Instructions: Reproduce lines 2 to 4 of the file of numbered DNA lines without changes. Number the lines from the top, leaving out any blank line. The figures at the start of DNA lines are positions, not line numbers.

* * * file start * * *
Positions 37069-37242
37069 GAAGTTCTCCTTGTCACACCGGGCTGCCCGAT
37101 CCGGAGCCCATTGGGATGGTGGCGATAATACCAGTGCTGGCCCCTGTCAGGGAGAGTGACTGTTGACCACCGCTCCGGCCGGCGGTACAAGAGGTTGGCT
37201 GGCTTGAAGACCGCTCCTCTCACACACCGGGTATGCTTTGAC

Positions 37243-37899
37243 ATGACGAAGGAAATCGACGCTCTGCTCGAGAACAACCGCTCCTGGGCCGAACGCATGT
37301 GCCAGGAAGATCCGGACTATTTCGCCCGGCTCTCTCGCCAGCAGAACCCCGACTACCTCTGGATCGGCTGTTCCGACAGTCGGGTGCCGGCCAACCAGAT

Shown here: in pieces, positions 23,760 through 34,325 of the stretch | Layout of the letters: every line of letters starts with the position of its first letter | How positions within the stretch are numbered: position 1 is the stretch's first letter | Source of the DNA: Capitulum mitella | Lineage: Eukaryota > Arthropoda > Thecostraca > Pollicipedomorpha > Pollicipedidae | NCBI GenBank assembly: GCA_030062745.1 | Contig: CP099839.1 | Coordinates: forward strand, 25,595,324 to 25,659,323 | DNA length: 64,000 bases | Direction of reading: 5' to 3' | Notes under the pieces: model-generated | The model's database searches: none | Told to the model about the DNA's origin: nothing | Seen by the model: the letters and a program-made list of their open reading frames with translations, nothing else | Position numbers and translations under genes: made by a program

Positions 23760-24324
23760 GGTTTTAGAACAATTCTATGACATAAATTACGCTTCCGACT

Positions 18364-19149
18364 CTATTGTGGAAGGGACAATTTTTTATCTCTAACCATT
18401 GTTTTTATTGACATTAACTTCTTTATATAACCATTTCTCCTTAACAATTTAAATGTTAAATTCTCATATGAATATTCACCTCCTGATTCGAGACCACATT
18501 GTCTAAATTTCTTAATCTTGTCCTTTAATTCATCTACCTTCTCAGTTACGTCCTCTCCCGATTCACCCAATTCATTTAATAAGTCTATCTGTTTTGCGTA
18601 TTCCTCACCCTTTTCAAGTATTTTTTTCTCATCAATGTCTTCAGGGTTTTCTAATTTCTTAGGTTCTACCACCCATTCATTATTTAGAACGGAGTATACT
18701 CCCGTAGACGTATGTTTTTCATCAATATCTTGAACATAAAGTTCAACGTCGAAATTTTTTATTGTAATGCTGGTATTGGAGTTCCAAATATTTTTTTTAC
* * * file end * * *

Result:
37069 GAAGTTCTCCTTGTCACACCGGGCTGCCCGAT
37101 CCGGAGCCCATTGGGATGGTGGCGATAATACCAGTGCTGGCCCCTGTCAGGGAGAGTGACTGTTGACCACCGCTCCGGCCGGCGGTACAAGAGGTTGGCT
37201 GGCTTGAAGACCGCTCCTCTCACACACCGGGTATGCTTTGAC